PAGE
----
6. If manufacturers are so sure there is nothing wrong with genetically modified foods, pesticides and cloned meats, they should have no problems labeling them as such. After all, cancer will kill one in every two men and one in every three women now alive, reports Samuel Epstein, chairman of the Cancer Prevention Coalition. Like our ancestors, we act in ways that will bemuse future societies. The military-industrial complex lubricates the mass-agriculture system with fossil fuels. Tons of heavy metals and other hazardous, even radioactive, waste is sprayed on American agricultural soil.
- Adam Leith Gollne, The Fruit Hunters: A Story of Nature, Adventure, Commerce and Obsession
7. The typical North American diet used to be higher in beta-sitosterol, but with increased consumption of processed foods and genetically modified foods, our diet has become relatively deficient. I have no doubt that this deficiency has contributed to the rise in both heart disease and cancer. I recommend supplementing your diet with beta-sitosterol, particularly if you are a woman with breast tenderness, fibrocystic breast disease, or high cholesterol.
- Phuli Cohan, The Natural Hormone Makeover: 10 Steps to Rejuvenate Your Health and Rediscover Your Inner Glow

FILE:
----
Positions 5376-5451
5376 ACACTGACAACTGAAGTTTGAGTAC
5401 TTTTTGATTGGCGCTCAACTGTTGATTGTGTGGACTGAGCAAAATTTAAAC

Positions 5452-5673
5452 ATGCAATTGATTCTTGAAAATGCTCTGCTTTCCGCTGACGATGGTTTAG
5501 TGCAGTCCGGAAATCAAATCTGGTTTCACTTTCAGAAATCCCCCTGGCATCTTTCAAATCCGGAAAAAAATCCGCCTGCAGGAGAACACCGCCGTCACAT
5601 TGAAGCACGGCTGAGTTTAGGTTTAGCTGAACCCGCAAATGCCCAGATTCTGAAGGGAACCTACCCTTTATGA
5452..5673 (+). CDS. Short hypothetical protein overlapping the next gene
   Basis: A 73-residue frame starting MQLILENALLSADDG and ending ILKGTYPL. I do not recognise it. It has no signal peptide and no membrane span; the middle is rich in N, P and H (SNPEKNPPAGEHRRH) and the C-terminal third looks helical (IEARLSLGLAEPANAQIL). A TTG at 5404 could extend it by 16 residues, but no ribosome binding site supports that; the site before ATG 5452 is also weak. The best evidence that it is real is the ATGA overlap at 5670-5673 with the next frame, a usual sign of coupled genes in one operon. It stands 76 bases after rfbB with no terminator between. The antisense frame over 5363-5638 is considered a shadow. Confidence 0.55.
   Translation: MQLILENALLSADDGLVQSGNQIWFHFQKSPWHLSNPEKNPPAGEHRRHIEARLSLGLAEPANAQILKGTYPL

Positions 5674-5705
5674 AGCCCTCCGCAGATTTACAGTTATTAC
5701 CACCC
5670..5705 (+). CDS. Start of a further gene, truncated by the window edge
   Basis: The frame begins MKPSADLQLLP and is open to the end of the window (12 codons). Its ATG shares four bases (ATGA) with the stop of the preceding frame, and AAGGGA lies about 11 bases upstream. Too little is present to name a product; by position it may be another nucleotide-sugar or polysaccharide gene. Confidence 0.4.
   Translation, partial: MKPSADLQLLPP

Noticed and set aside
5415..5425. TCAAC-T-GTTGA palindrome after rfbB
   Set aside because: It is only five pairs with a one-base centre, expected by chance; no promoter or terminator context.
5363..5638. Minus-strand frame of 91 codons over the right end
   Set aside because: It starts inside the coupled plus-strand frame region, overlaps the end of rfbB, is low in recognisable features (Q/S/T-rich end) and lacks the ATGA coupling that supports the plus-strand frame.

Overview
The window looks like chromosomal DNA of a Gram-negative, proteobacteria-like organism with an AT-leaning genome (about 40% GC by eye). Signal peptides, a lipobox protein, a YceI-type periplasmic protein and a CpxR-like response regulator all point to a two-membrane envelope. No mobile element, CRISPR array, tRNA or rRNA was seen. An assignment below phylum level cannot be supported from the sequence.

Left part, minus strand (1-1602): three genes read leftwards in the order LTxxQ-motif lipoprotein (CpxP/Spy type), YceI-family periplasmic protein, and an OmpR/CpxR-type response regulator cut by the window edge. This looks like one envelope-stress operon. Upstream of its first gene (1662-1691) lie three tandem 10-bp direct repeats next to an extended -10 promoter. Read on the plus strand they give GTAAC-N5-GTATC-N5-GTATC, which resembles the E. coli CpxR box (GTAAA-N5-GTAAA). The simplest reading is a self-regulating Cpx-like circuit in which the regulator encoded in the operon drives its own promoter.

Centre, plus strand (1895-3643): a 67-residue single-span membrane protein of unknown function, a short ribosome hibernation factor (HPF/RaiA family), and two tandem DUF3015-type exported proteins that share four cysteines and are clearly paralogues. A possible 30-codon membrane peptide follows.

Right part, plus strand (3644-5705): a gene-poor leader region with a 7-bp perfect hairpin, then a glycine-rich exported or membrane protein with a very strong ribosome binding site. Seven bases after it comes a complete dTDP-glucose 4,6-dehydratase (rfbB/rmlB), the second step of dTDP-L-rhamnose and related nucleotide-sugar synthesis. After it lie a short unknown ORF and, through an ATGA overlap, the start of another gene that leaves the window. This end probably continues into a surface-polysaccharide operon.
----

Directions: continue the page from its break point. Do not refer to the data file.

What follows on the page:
8. About 90 percent of all soy is genetically modified (GMO). Soy is also one of the top seven allergens, and is widely known to cause immediate hypersensitivity reactions. While in the last forty years soy has occupied an important place in the transition from an unhealthy meat-based diet to vegetarian and vegan cuisine, it is time for us to upgrade our food choice to one having more benefits, and fewer negative possibilities. In 1986, Stuart Berger, MD, placed soy among the seven top allergens — one of the "sinister seven.” At the time, most experts listed soy around tenth or eleventh.
- Gabriel Cousens, There Is a Cure for Diabetes:The Tree of Life 21-Day+ Program
9. I would avoid any product that contains genetically modified (GMO) corn, because there are still questions regarding the long-term health effects of genetically altered foods on the human body have not been thoroughly tested. Sugars are also sneaked into tons of different foods, especially foods marketed to kids. Again, study the labels carefully before buying.
- Deirdre Imus, Growing Up Green: Baby and Child Care: Volume 2 in the Bestselling Green This! Series (Green This!)
10. Stress increases our nutritional needs, but, sadly, today's standard diet of refined, enriched, preserved, irradiated, genetically modified, pasteurized, homogenized, hydrogenated, and otherwise processed foods doesn't begin to meet our increased nutritional needs. Today's foods are less nutritious than their counterparts of yesteryear, owing largely to methods employed by modern agribusiness to increase agricultural yield and shelf life — at the expense of nutrient content and consumer health.